More than one billion cellphones were sold on the planet Earth in 2007. In the year 2009, almost 65% of all the human beings on this planet will have a mobile phone. Nokia estimates that there will be 4 billion mobile subscribers in just over a year from now. According to the fancy UN type organizations, the definition of a mobile subscriber is not just the person who pays a monthly fee to a mobile services company (i.e. subscribes to the service) but also those who use prepaid cards or purchase airtime in advance. This means that once you take into account that Europe’s mobile phone saturation averages 115% and goes upto 150% in some countries, there are a LOT of mobile phones floating around the world today.
These numbers give pause for thought. Yes, everyone’s been through the discussions of recycling and reuse, refurbish and resale, one hopes that a greater number are used until they simply cannot be used anymore than simply chucked in the bin for being out of style. Mobiles have already surpassed their ‘next billion’ and have maybe another billion or two left to sell, to be honest. If they sold a billion phones in 2007 and will reach the 4th billion customer in 2009, they’ll be ‘sold out’ by 2010 or 2012 when they hit bottom. Well then, we’ll let Novia show the way.
In the meantime, that wasn’t where I was going with this thought today. It struck me, even as companies begin to focus seriously on the ‘next billion’ customers (or two), that the very nature of the market’s preferences, characteristics and constraints will begin to influence the design of products in the near future. And I don’t mean simply in terms of cost alone or usability, like the eeePC that’s been created specially for reaching the ‘next billion’ in emerging markets – low cost, easy to use and durable.
That last point is what will begin to shift the trend away – for durable goods if not for mobile phones – from throwaway style based on planned obsolescence to long lasting, hard wearing products that bring meaning back to the word ‘durable’. “Out of date” and “replace with newest model” was a calculated effort by members of the manufacturing and industrial design fields back in the fifties inspired by industrial designer Brookes Stevens, who coined the term planned obsolescence,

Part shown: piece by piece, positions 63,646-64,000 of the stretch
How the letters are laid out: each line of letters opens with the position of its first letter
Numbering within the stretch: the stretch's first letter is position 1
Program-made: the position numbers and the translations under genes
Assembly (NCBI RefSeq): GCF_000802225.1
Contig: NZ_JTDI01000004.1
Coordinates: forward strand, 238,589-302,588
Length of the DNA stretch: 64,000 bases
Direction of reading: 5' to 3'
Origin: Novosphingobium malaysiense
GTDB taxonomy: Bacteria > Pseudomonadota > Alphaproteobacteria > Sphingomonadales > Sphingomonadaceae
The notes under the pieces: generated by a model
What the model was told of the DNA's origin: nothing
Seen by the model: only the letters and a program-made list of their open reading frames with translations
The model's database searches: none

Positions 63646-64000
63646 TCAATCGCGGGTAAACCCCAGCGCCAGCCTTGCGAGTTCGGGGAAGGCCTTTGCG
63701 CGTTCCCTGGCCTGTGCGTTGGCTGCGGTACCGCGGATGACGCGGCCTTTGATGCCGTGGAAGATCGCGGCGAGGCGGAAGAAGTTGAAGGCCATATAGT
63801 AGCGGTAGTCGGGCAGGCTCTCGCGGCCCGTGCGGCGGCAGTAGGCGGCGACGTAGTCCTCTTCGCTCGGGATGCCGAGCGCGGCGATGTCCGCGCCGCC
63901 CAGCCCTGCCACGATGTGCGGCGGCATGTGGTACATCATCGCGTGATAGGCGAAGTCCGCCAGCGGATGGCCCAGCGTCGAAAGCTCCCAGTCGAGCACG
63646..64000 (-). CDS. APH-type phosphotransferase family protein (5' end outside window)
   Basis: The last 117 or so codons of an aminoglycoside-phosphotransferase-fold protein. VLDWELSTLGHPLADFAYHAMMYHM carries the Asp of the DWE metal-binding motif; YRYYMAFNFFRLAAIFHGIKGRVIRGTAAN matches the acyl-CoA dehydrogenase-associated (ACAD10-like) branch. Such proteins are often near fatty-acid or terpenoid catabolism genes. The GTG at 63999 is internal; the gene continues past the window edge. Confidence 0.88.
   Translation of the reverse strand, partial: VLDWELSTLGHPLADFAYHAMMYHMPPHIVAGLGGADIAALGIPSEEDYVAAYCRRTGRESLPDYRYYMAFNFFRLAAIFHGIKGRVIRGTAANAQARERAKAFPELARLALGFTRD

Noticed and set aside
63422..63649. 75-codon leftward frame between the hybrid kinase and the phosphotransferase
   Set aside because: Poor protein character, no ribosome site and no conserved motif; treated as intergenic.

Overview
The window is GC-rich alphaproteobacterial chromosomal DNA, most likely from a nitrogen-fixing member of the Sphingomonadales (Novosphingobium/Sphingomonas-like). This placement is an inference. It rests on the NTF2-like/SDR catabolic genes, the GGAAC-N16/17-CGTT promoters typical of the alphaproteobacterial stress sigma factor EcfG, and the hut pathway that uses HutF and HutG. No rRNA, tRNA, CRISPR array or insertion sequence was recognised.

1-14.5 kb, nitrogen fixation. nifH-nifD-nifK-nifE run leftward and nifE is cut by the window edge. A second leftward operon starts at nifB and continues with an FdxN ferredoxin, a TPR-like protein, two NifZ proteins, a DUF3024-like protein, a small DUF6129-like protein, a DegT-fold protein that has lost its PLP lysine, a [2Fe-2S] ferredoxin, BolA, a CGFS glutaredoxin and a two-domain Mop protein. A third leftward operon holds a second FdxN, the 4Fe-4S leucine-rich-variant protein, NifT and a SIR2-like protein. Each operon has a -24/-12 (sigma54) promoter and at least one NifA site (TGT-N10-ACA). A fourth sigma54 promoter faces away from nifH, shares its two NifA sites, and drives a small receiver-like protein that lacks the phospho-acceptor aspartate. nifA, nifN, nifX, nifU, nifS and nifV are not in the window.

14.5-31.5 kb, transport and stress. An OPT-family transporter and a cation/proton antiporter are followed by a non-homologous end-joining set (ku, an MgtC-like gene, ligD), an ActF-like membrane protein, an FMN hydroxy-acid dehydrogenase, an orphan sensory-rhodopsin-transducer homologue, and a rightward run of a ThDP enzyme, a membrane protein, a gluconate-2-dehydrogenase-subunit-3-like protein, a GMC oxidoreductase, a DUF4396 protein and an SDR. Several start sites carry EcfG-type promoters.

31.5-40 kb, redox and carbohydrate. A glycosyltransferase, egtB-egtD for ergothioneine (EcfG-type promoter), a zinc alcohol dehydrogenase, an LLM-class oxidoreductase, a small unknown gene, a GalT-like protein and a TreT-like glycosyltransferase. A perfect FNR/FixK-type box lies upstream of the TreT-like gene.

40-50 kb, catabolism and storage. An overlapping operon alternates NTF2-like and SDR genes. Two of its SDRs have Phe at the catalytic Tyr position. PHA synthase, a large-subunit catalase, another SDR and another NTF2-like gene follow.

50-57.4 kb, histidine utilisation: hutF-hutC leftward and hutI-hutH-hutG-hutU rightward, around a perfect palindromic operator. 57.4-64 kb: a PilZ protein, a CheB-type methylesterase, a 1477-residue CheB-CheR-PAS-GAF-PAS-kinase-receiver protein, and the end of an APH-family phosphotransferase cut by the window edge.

The official definition he came up with was “Instilling in the buyer the desire to own something a little newer, a little better, a little sooner than is necessary.” It became something that he would be repeating for the rest of his career, and he took nearly every opportunity to present his philosophy. The idea was not that there was anything wrong with the old model, but that the new one was more desirable.
This conditioning of the consumer towards the latest styles and models has been what has kept the giant economic engines powered by “new and improved” going. Now, as the focus turns to the next billion customers, and the next billion after that, things will have to change. There will be no choice. They simply do not have the funds or wealth to replace on a whim any durable they choose to own. Even something as cheap as a phone (as compared to a television or DVD player etc) is a deeply considered serious purchase much the same as any consumer durable would be – will it last for the 3 to 5 years I intend to own it at the very mininum, will be it be easy to use and maintain, will it need a lot of repair, will it have resale value when I’m ready to sell it?
Timeless style, long life, ruggedness will become the norm for appliances and electronics again, if they are to be taken seriously at the bottom of the economic pyramid. Sustainable products that consume less power make more sense when you buy your electricity in advance every month and then must conserve to make it last. The luxury of planned obsolescence that fuels the growth of consumer markets everywhere else will be impossible to maintain even if somehow the marketing machinery manages to instil it in people’s minds. And even then, it will only go so far and no further. No amount of advertising can generate an income where there aren’t any funds. Someone who has his new phone robbed or stolen may indeed replace it, but more often with something that’s at the end of its life and very very cheap rather than with a new one as you or I might.
Until now, this was an overlooked and underserved segment, so design and manufacturing focused on the wants of the few. Now, as markets saturate and companies must look towards the needs of the many, will this influence a shift back to quality of design and manufacturing again? Can we look upon this as an opportunity to focus on sustainable affordable design for the many? An opportunity to innovate? To make a change? Or will we instead try to recreate ‘capitalism on speed’ ?